Try to avoid the mystery meeting, where you’re wandering from table to table asking people if they’re the person you meant to meet. Photos in advance help but aren’t foolproof. Trying to match a Cinando profile picture to a real life person is like the worst date you’ve had on Tinder.
Establish your credibility.
Lots of first time filmmakers come to Cannes clutching a synopsis on a crumpled piece of paper expecting their genius to be recognised and money to fall from the sky. You can do better.
What have you done? Have your previous films been distributed? By who? In which territories? Who’s attached to your project? Writer? Director? Producer? What have they done? Confirmed cast? No-one cares about your fantasy casting. They want letters of interest.
What’s your budget? Is it realistic for its genre? How much finance do you have already? What tax breaks and credits are you taking advantage of? Do you have a one sheet? Teaser footage? A polished elevator pitch, which you can adapt to your audience and their interest level? What makes your film different and original? What makes your film commercial?
We want proof you can deliver a quality commercial film, on time and on budget. If you walked into a bank, you wouldn’t expect to get a loan without establishing your credentials. Tell us why we should have confidence in you.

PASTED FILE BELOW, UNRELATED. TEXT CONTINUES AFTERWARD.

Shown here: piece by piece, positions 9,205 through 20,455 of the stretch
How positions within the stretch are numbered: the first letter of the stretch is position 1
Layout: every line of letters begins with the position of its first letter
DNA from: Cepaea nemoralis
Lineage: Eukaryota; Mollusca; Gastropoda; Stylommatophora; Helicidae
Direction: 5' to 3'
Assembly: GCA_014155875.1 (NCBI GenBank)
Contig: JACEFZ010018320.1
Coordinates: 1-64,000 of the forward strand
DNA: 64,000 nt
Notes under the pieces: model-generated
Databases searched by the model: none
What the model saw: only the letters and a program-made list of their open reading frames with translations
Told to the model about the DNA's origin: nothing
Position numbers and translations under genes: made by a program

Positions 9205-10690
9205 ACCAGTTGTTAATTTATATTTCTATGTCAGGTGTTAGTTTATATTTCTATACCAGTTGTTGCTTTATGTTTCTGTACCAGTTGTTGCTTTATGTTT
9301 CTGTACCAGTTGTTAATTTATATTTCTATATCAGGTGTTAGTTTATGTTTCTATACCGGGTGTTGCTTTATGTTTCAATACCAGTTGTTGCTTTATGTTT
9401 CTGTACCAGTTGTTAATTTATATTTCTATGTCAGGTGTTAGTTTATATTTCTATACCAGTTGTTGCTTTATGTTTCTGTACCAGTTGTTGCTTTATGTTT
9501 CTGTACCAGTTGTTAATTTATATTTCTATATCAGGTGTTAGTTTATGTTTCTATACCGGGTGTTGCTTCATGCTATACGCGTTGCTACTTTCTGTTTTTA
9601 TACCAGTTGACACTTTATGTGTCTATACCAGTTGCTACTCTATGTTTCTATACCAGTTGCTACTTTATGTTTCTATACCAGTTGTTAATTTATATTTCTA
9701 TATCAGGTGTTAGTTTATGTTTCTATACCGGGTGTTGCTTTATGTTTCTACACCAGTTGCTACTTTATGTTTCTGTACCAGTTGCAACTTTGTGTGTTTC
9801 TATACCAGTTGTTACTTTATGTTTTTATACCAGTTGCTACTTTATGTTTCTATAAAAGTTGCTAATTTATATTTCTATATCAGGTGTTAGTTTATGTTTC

Have your film materials ready.
If you’re looking for distribution for a completed film, have your trailer online and one queued up on an iPad you can quickly show someone if they have a spare minute. Bring one sheets. A good one sheet will have your fantastic artwork on the front, synopsis with production stills on the back, with any stars front and centre, cast and their notable credits, director, writer, producer, and their notable credits, run time, language, link to film website with trailer, production company website and contact information, even a Vimeo screener link with password.
Bring screeners. Make sure your film title and contact information is printed on the screener disc or sleeve, or tuck your business card inside.
Do what the sales agents do. Make yourself a meeting book. Bring along a notebook and a stapler. Get business cards of the people you meet, staple their card on a new page with the date, the content of your conversation, any action to be taken – send screener, teaser, script, chase up on screener feedback and when to do it by. Then execute. Send thank you emails. Wait two weeks after Cannes wraps up and follow up again. Know that many sales agents and distributors take time off after Cannes, so don’t be too anxious if there’s no immediate reply. Polite persistence will get you a long way.
Be passionate. Be excited. Smile. Talk to everyone. Be on time for meetings. Listen to criticism and feedback graciously. Wear comfortable shoes you can walk in. Bring stacks of business cards. Write notes on business cards you get – who are they, where did you meet, what did you discuss? It’ll be a godsend when you go through the pile at home.
Go to parties. Understand at a certain point in the evening, the Cannes calculus kicks in – you can have one more drink, or an hour of sleep. Choose wisely. Bring sunglasses and ibuprofen for the morning after. Watch some movies. Have an amazing time.
Agree, disagree, questions, thoughts? Hit me up in the comments.
Picture Credit: Festival De Cannes 2014